By allowing ads to appear on this site, you support the local businesses who, in turn, support great journalism.
Some facts on Osborn Nesbitt
Placeholder Image
Dear Editor: Recently when I performed a simple name search on Commissioner Osborn Nesbitt at our Clerk's office, I found the following information just standing out as a public record. Remember, this information was also here prior to Mr. Nesbitt's election. Let me give you the listing of the FIFA's, better known as liens, from the Georgia Dept. of Revenue and the Internal Revenue Service. A FIFA is an order, not a request, to seize and the sale of goods, and even real estate, to satisfy the delinquent taxes.

The amounts showing unpaid at our Clerk's office begins with 1999 followed by '04, '05, '06, and '07, all totaling over $ 4,647. Also Mr. Nesbitt's public record shows Federal Tax liens for years 2003 and 2004 in excess of $5,500. These amounts total a whopping $ 10,147.00.

The Federal tax liens show he was released on March 16, 2009, almost four and a half months after his election to the board. However, Mr. Nesbitt swore on his Declaration of Candidacy and Affidavit he was not a "defaulter for any federal or state taxes" on April 30, 2008, as shown by the public records at the Board of Elections.

How you do feel as a citizen of this county now that we elected a man who neither owned a business or even worked at a local business but was instead a renter and not even a home owner. What ties did this person really have to our community - None.

Mr. Nesbitt may wish to turn to his friends for help. C. Roland Vaughn III gave $1,000, yes that's a "1" followed by three "zeros" to his campaign as noted in the public records at the local Board of Elections. That was the largest cash contribution. And by the way that was AFTER the election according to the public records. Boy, I truly do not understand this political business. You give money after a winner is declared? Maybe one of the really smart folks can help me out with that one.

We all have the right to defend our actions and hopefully Mr. Nesbitt will be able to resolve this issue to our individual satisfaction.

Once a sworn oath was the highest form of person's character, and if we allow this conduct to prevail, then you have relegated the value of sworn oath to that of a used hamburger wrapper.

Change the course of our county back to the one that made us choose it and raise our families here; call now and, yes, write a real letter demanding this commissioner be remembered for his lack of payment of his fair share while the rest of us toiled into the night to pay his share for him. How many families in our home town were foreclosed on and their monies ripped from their bank accounts by the Georgia Dept. of Revenue and the IRS while our commissioner Nesbitt enjoys the good life working at the new KIA dealership as the Community Relations Manager and constantly telling the rest of us to Shop Rockdale so that our tax dollars can pay his salary?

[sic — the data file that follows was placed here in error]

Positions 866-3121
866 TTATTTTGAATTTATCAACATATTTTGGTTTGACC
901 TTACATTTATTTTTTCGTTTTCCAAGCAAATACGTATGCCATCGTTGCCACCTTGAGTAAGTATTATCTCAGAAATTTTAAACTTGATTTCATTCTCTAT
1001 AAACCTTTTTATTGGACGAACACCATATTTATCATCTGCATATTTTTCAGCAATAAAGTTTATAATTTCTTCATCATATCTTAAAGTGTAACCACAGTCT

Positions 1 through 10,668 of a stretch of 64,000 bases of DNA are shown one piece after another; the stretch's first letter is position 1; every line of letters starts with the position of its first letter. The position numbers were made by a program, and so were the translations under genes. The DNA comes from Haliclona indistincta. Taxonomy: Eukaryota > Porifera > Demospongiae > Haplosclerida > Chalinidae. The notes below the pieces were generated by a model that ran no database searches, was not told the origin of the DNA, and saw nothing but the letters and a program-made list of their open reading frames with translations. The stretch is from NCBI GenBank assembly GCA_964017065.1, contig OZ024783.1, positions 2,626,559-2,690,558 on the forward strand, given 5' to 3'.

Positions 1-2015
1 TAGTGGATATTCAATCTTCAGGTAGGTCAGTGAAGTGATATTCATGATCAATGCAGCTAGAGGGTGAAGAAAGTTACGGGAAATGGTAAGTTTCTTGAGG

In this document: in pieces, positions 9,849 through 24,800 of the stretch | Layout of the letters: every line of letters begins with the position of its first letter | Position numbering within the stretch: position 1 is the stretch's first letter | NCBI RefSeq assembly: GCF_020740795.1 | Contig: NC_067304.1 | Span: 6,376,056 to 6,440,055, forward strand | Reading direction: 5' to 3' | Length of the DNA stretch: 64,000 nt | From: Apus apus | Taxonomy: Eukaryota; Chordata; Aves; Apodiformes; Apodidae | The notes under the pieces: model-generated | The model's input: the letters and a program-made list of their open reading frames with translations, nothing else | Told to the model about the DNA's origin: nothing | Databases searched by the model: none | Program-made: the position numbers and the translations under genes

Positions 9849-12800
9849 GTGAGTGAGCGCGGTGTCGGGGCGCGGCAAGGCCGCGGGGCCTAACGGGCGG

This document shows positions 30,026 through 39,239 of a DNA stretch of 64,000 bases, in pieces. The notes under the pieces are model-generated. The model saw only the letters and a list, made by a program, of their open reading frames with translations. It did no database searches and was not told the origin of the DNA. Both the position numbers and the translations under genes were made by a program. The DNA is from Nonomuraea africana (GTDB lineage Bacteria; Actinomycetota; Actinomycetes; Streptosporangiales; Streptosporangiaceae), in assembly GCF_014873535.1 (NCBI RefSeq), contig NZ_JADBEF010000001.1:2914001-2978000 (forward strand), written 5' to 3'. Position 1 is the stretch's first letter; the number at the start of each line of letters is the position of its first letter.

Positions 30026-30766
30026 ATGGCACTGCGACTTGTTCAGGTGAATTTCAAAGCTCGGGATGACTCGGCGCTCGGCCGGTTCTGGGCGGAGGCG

But this discussion is far greater than one commissioner and one election. Instead we have a political process here in Georgia that needs mending.

Before, individuals were known locally almost from birth and deep investigations were not really needed.

Today we have candidates pouring into our county from other states and even countries. We are completely out of touch with these new arrivals, and before we know it, they just jump up and say all the right things and without further review our local ballot carries their name.

This can no longer be acceptable. Assumption of one's character without verification in today's world is too dangerous. The person cleaning the toilets at the local nursing home has to go through background checks as well those in many other fields of endeavor. Then why do you, sitting there on your sofa this morning, feel safe without the bare minimum checks on our candidates. Yes, we are told the local parties check out their candidates, but if that were true how did we end up with this commissioner with these open public records. What about those records we cannot see or know about without a properly setup review process?

The days ahead will be challenging enough and now is the time for all parties to join together and formulate a better process to ensure when we see a candidate's name on the ballot we can rest assured all the pertinent facts are revealed for all to see and vote accordingly.

Don Meyer
Home Owners For
Better Government

Editor's Note: When asked about the liens, Commissioner Oz Nesbitt responded: "Yes, once upon a time I owed money to the federal government in terms of back taxes. Do I owe any taxes currently? No." Supervisor of Elections Cynthia Welch said candidates are eligible if they have made arrangements to pay the taxes. The term "defaulter" means a court has ruled the person was in default, such as a lien, she said. Besides confirming voter registration and residency, the BOE requires candidates to sign an affidavit swearing they are not, among other things, "a defaulter for any federal, state, county, municipal, or school system taxes required of such officeholder or candidate if such person has been finally adjudicated by a court of competent jurisdiction to owe those taxes, but such ineligibility may be removed at any time by full payment thereof, or by making payments to the tax authority."